“It’s important for the community to come out and support the annual Partners for Change Luncheon. They get to really understand the work that MUM does and the impact that they have in the community,” says Madison area Urban Ministry (MUM) Development Director Nasra Wehelie. “If you look at the amount of money we spend putting people behind bars, it’s very high. It’s one of the reasons why MUM’s work is so important and why we want congregational leaders, non-profit partners and business leaders to see the impact we have in the community.”
The upcoming MUM Partners for Change Luncheon on April 24 at the Concourse Hotel in downtown Madison is a chance to learn about all of the programs of MUM, Wehelie says, but it is also an event where you can work with MUM to invest in the community.
“This is our third year for the Partners for Change Luncheon and we are celebrating 45 years of inspiring social good and investing in community at MUM,” Wehelie tells Madison365 in an interview at Cargo Coffee on East Washington Avenue.
For 45 years, MUM has vigorously focused on fair and affordable housing, homelessness, economic justice, poverty, racism, quality education, health care reform, and criminal justice system reform. Every year at the MUM Partners for Change Luncheon, they highlight different programs that are run by MUM out of their offices on Madison’s south side. “It’s a great opportunity for the community to learn about the work that we do,” Wehelie says, “but to also support and see the impact that their support is making.”
MUM’s many programs inspire hope for individuals returning to the Dane County community after incarceration and break down the barriers that prevent them from fully participating in our community and the lives of their families. This year, MUM will be highlighting their Connections Programs – three programs where MUM supports families of those who are incarcerated including:
◆ Reading Connections – Offers parents whose children reside too far away for regular visits, an opportunity to bond with their child and encourage their reading.
◆ Family Connections – Provides opportunities to maintain and strengthen relationships within families affected by incarceration. This program keeps critical parent-child connections strong by organizing regular monthly visits between imprisoned mothers and their children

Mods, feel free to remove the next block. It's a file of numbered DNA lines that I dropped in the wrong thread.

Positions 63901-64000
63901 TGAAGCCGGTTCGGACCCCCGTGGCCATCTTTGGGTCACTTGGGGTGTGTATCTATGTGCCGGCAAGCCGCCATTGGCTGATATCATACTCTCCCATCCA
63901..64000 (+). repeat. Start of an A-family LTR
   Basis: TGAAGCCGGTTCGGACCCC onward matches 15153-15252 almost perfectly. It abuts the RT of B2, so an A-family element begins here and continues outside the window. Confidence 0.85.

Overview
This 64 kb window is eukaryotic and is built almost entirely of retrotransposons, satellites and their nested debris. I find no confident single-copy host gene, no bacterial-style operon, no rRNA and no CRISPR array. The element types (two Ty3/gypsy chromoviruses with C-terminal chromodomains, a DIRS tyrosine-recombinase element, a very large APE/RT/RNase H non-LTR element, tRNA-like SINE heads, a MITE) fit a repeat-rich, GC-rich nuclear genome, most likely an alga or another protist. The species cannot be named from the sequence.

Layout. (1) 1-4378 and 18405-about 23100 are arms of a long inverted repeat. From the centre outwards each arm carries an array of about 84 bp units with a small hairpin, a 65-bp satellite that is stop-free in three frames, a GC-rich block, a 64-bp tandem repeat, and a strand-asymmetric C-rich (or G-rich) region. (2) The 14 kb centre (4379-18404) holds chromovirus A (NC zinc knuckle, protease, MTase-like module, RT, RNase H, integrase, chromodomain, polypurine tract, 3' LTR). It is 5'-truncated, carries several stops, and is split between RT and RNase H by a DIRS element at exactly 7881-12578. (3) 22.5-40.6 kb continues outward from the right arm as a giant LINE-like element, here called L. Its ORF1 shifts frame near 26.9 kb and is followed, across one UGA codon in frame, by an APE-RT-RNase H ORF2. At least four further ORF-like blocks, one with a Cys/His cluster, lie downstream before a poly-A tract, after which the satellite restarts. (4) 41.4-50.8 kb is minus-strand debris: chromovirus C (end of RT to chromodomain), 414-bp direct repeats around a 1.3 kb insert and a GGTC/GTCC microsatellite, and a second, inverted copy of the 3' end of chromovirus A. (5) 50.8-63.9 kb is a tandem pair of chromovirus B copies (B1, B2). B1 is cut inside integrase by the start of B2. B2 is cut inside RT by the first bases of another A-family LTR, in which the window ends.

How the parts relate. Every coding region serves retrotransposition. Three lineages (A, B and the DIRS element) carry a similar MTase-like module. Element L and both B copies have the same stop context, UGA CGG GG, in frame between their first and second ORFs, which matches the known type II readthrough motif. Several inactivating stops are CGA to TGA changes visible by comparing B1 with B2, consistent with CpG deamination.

◆ Mentoring Connections – Matches youth impacted by parental incarceration with a caring, adult mentor.
“What really inspired me to showcase the children’s program is that every second Saturday of the month we take the kids to Taycheedah [Correctional Institution] to see their moms through the Family Connections program,” Wehelie says. “Along with my videographer, we were able to see how the children and the moms interacted at the prison and that was really powerful and profound. Interviewing some of those mothers and hearing their stories is something that will stay with me forever.
“We always see the stigma when somebody has done something wrong, but then there is the other side of the story which is the institutional problem or other factors that can contribute to the person to grow up behind bars – poverty, addiction, mental health,” she adds. “The Family Connections program is a very touching and very heartbreaking program for MUM. The great thing about this upcoming luncheon is that we have a keynote speaker who is very knowledgeable and has written many articles about families being impacted by incarceration.”
The keynote speaker for the MUM Partners for Change Luncheon will be Dr. Julie Poehlmann-Tynan, who is the Dorothy A. O’Brien Professor of Human Ecology at UW-Madison, where she has been on the faculty since 1999. Through her social justice scholarship, outreach, and policy efforts during the past 15 years, Dr. Poehlmann-Tynan has brought attention to how mass incarceration in the U.S. has created a public health crisis for children and their families.